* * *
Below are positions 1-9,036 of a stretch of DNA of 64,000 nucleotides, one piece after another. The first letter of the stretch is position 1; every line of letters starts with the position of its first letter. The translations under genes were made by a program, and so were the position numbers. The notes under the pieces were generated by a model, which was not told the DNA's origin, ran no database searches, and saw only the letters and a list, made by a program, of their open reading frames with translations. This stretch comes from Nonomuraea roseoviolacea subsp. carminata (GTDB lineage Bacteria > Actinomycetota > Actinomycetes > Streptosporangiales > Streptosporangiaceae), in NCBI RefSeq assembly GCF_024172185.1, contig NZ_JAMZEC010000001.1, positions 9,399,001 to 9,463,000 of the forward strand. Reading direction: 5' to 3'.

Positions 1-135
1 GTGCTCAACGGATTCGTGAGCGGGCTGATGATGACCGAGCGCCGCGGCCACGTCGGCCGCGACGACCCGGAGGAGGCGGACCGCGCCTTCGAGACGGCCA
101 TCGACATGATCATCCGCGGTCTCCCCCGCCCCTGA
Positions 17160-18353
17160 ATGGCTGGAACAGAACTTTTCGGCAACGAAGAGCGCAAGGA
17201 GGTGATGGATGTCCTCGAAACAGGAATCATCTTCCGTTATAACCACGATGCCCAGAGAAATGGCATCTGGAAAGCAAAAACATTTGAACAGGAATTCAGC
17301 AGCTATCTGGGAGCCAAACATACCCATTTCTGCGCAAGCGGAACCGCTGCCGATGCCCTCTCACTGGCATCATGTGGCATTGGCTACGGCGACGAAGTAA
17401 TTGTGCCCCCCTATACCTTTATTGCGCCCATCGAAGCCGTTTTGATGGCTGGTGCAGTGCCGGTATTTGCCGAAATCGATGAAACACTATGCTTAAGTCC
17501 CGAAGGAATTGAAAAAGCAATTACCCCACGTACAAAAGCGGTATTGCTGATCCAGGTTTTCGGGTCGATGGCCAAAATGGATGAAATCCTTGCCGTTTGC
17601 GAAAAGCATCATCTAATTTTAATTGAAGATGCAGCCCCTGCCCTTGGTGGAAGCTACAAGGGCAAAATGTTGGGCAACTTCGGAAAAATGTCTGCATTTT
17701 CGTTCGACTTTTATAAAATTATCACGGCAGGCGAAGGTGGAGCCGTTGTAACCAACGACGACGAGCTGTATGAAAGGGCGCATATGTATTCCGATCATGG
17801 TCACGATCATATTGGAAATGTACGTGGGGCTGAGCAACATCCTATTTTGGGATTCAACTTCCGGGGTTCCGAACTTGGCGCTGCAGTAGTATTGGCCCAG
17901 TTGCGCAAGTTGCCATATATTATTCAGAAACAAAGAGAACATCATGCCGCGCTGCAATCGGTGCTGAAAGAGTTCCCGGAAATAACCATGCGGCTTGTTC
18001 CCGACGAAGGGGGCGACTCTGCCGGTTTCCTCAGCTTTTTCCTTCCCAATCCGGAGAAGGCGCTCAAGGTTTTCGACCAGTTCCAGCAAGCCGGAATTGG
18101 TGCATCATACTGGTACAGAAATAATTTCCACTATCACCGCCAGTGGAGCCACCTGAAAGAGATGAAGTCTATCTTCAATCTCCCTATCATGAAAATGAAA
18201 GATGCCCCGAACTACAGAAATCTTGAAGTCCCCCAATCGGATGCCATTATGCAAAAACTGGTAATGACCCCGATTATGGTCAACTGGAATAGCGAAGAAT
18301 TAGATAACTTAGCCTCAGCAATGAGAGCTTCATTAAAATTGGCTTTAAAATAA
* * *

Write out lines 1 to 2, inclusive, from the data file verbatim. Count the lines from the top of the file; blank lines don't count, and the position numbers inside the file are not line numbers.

Below are positions 1-9,036 of a stretch of DNA of 64,000 nucleotides, one piece after another. The first letter of the stretch is position 1; every line of letters starts with the position of its first letter. The translations under genes were made by a program, and so were the position numbers. The notes under the pieces were generated by a model, which was not told the DNA's origin, ran no database searches, and saw only the letters and a list, made by a program, of their open reading frames with translations. This stretch comes from Nonomuraea roseoviolacea subsp. carminata (GTDB lineage Bacteria > Actinomycetota > Actinomycetes > Streptosporangiales > Streptosporangiaceae), in NCBI RefSeq assembly GCF_024172185.1, contig NZ_JAMZEC010000001.1, positions 9,399,001 to 9,463,000 of the forward strand. Reading direction: 5' to 3'.

Positions 1-135